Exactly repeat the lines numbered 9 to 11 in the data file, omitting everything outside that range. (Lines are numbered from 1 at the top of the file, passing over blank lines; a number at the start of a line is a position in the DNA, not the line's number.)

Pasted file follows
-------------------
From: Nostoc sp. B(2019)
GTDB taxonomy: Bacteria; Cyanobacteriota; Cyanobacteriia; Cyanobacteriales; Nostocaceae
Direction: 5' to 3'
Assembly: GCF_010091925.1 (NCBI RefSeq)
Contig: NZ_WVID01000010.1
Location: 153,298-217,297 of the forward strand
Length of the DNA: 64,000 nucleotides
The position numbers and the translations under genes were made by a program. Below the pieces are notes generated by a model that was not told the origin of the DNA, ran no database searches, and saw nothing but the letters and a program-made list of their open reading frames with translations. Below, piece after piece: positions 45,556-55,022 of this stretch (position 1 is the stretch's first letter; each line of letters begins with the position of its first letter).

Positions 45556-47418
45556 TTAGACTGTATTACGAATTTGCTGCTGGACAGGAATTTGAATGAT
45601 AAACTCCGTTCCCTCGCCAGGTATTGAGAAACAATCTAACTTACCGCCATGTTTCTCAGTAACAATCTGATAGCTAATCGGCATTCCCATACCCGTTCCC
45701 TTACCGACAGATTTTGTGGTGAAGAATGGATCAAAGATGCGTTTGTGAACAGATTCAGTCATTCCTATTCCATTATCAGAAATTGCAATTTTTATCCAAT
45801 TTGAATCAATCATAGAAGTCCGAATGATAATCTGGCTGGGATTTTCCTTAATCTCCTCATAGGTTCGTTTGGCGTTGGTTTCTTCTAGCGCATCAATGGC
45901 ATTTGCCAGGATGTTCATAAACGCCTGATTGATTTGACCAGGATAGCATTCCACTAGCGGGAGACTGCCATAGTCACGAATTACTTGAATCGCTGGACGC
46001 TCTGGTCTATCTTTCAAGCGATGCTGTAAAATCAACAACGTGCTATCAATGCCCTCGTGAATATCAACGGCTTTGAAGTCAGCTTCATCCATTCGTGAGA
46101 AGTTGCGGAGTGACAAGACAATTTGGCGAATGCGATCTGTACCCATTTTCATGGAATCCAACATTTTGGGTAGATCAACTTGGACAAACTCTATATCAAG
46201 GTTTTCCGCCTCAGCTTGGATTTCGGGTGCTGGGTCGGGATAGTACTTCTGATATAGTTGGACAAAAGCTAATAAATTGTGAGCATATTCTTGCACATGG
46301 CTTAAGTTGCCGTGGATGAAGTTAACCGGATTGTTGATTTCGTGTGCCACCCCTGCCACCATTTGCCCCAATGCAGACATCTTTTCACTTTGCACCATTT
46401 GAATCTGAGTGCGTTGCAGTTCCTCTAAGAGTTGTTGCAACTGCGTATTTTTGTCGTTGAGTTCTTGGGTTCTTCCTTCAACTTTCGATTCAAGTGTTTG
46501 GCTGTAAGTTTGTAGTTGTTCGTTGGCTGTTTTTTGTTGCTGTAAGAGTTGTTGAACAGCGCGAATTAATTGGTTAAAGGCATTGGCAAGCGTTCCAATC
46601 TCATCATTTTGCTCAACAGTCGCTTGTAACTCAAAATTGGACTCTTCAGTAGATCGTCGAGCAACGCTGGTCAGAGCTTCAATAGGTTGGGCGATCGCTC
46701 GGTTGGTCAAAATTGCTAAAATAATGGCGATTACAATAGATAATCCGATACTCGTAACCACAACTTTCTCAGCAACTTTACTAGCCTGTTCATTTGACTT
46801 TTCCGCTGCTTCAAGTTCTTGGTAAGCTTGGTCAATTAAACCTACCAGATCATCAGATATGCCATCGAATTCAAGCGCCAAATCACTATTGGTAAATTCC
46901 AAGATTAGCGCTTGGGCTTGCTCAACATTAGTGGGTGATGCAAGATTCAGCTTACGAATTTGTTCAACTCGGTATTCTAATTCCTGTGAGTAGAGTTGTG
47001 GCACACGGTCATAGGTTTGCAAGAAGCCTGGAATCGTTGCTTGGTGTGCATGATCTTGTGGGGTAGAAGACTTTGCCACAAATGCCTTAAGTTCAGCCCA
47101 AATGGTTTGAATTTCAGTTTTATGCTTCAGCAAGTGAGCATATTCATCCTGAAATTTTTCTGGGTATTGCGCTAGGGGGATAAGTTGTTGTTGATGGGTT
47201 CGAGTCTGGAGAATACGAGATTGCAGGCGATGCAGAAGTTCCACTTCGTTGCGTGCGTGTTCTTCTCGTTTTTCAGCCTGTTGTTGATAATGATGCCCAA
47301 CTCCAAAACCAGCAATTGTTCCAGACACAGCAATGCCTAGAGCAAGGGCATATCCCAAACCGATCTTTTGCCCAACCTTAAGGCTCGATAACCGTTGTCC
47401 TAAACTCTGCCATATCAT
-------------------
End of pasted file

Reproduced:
Positions 45556-47418
45556 TTAGACTGTATTACGAATTTGCTGCTGGACAGGAATTTGAATGAT
45601 AAACTCCGTTCCCTCGCCAGGTATTGAGAAACAATCTAACTTACCGCCATGTTTCTCAGTAACAATCTGATAGCTAATCGGCATTCCCATACCCGTTCCC